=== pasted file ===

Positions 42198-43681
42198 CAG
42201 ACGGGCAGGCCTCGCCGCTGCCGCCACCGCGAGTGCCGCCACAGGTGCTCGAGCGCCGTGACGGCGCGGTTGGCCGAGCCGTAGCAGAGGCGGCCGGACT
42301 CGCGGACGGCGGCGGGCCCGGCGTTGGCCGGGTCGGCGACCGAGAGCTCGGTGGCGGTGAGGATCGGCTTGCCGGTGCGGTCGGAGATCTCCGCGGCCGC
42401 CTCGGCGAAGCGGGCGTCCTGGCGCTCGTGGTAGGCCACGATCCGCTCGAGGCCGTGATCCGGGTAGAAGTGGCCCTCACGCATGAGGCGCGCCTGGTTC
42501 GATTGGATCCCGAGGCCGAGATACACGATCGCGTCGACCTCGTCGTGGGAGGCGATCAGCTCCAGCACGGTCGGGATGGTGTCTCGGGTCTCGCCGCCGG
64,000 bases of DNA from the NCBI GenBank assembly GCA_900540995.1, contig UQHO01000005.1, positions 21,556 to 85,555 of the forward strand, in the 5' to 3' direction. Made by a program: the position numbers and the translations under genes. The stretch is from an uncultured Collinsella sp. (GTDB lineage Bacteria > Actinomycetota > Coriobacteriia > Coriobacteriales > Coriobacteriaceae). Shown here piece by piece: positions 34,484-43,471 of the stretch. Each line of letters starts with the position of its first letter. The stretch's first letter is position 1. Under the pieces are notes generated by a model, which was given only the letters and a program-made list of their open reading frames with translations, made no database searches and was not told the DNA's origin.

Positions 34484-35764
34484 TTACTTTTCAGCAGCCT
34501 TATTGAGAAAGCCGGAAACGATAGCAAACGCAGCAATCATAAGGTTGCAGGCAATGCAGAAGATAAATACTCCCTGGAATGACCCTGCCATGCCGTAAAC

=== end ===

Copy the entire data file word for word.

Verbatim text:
Positions 42198-43681
42198 CAG
42201 ACGGGCAGGCCTCGCCGCTGCCGCCACCGCGAGTGCCGCCACAGGTGCTCGAGCGCCGTGACGGCGCGGTTGGCCGAGCCGTAGCAGAGGCGGCCGGACT
42301 CGCGGACGGCGGCGGGCCCGGCGTTGGCCGGGTCGGCGACCGAGAGCTCGGTGGCGGTGAGGATCGGCTTGCCGGTGCGGTCGGAGATCTCCGCGGCCGC
42401 CTCGGCGAAGCGGGCGTCCTGGCGCTCGTGGTAGGCCACGATCCGCTCGAGGCCGTGATCCGGGTAGAAGTGGCCCTCACGCATGAGGCGCGCCTGGTTC
42501 GATTGGATCCCGAGGCCGAGATACACGATCGCGTCGACCTCGTCGTGGGAGGCGATCAGCTCCAGCACGGTCGGGATGGTGTCTCGGGTCTCGCCGCCGG
64,000 bases of DNA from the NCBI GenBank assembly GCA_900540995.1, contig UQHO01000005.1, positions 21,556 to 85,555 of the forward strand, in the 5' to 3' direction. Made by a program: the position numbers and the translations under genes. The stretch is from an uncultured Collinsella sp. (GTDB lineage Bacteria > Actinomycetota > Coriobacteriia > Coriobacteriales > Coriobacteriaceae). Shown here piece by piece: positions 34,484-43,471 of the stretch. Each line of letters starts with the position of its first letter. The stretch's first letter is position 1. Under the pieces are notes generated by a model, which was given only the letters and a program-made list of their open reading frames with translations, made no database searches and was not told the DNA's origin.

Positions 34484-35764
34484 TTACTTTTCAGCAGCCT
34501 TATTGAGAAAGCCGGAAACGATAGCAAACGCAGCAATCATAAGGTTGCAGGCAATGCAGAAGATAAATACTCCCTGGAATGACCCTGCCATGCCGTAAAC